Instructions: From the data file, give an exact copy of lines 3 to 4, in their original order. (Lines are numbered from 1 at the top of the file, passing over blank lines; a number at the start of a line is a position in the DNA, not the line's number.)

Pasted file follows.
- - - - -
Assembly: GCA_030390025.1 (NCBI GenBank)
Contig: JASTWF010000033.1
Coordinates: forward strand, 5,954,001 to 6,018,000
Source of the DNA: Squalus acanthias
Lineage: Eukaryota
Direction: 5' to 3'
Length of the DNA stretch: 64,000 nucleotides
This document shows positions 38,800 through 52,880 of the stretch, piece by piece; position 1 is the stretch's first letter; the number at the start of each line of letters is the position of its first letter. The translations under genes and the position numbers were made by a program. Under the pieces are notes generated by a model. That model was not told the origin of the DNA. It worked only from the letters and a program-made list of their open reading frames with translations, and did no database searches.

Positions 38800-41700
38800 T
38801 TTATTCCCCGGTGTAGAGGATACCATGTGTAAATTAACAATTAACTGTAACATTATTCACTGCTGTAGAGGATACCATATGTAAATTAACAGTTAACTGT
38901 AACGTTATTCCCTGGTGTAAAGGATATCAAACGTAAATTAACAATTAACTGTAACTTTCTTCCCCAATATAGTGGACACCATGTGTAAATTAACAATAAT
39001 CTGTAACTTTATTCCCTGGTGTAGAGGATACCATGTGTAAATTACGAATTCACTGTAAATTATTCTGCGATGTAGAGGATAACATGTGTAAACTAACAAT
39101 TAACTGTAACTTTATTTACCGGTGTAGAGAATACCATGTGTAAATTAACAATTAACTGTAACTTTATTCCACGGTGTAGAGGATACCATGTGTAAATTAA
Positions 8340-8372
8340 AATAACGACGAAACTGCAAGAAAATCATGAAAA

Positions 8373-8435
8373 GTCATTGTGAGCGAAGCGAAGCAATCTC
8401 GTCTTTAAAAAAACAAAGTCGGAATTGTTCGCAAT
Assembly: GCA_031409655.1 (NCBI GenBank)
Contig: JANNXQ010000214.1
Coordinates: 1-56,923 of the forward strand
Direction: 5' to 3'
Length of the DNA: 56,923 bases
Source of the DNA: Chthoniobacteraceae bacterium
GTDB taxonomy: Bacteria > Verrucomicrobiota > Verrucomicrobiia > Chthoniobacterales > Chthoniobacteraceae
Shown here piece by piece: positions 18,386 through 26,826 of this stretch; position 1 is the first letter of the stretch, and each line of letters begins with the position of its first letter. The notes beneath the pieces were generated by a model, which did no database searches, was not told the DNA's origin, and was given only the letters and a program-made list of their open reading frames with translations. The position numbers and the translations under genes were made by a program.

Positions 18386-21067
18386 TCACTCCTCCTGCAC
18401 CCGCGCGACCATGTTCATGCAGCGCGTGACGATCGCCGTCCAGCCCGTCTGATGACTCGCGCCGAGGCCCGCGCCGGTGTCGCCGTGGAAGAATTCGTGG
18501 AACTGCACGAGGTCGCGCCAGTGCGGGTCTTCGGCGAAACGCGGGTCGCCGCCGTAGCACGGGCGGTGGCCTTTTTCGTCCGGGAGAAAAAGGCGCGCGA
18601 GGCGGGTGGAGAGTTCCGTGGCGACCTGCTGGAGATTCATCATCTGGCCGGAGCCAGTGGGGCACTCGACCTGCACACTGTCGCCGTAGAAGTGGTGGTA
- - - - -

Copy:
Coordinates: forward strand, 5,954,001 to 6,018,000
Source of the DNA: Squalus acanthias